In the recent hack on Home Depot, a reported 56 million credit cards were stolen. New facts that have come to light by The New York Times indicates, however, that Home Depot’s internal cybersecurity experts were well aware of the vulnerabilities that allowed the breach to happen from as early as 2008.

Home Depot reportedly relied on outdated software to secure its network and seldom scanned systems that processed customer information. In an attempt to improve security practices, the company hired an engineer in 2012 to oversee a rollout of better security protocols. However, the new hire was soon sentenced to 4 years in federal prison after it was found out that he had disabled his previous employer’s computers for a month after being fired.

The curious thing, however, is how Home Depot was taken by surprise just after the Target breach. According to Home Depot, they assembled a team to make sure they didn’t fall prey to a similar attack. By the time the new encryption systems were rolled out, however, the hackers were already in Home Depot’s system.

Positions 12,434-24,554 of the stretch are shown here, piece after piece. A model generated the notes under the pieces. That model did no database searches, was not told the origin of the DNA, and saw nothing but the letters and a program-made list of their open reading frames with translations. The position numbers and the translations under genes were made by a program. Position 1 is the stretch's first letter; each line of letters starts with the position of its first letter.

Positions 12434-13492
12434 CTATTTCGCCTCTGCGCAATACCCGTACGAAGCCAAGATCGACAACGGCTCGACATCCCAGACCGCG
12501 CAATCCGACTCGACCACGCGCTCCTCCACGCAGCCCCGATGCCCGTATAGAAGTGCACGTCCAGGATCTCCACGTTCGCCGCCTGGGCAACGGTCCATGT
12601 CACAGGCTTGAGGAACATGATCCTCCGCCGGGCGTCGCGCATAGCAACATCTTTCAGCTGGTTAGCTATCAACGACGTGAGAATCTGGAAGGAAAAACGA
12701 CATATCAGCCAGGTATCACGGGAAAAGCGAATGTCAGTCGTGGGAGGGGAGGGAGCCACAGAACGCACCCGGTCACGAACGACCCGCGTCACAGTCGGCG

Saddest of all is that “several former Home Depot employees said they were not surprised the company had been hacked”, according to the Times. “When they sought new software and training, managers came back with the same response: ‘We sell hammers.’”.

Read our article on possible techniques Home Depot could have used to prevent the breach.

via The New York Times

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